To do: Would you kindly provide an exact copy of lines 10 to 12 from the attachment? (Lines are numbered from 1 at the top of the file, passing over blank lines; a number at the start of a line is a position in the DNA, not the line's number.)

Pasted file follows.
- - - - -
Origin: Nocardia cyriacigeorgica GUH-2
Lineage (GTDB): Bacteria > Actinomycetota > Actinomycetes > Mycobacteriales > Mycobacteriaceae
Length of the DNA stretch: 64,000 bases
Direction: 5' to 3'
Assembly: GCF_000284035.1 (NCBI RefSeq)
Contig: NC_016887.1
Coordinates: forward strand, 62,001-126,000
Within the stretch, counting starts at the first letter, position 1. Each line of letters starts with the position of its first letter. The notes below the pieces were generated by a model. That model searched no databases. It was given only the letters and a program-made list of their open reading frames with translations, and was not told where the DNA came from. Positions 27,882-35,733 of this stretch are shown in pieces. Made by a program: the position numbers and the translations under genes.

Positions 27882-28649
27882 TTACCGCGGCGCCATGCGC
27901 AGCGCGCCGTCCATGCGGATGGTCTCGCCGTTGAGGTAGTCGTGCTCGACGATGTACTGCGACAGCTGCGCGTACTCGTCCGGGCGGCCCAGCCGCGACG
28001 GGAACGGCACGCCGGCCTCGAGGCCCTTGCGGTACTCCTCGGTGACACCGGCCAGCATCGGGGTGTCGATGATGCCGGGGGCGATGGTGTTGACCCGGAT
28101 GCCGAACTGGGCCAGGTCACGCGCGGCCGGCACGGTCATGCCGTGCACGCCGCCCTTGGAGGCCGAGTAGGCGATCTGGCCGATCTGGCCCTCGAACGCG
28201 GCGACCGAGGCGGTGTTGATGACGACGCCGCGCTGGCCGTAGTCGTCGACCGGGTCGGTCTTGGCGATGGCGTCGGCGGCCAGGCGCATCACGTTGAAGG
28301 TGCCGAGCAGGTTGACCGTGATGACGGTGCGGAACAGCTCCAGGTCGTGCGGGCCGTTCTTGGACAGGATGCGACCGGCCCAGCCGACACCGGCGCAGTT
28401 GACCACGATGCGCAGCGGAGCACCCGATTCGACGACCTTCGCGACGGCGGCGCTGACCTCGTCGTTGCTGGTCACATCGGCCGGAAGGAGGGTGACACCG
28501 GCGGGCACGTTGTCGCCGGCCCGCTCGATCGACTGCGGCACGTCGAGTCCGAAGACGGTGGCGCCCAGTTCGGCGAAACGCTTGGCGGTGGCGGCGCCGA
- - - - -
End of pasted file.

27882 TTACCGCGGCGCCATGCGC
27901 AGCGCGCCGTCCATGCGGATGGTCTCGCCGTTGAGGTAGTCGTGCTCGACGATGTACTGCGACAGCTGCGCGTACTCGTCCGGGCGGCCCAGCCGCGACG
28001 GGAACGGCACGCCGGCCTCGAGGCCCTTGCGGTACTCCTCGGTGACACCGGCCAGCATCGGGGTGTCGATGATGCCGGGGGCGATGGTGTTGACCCGGAT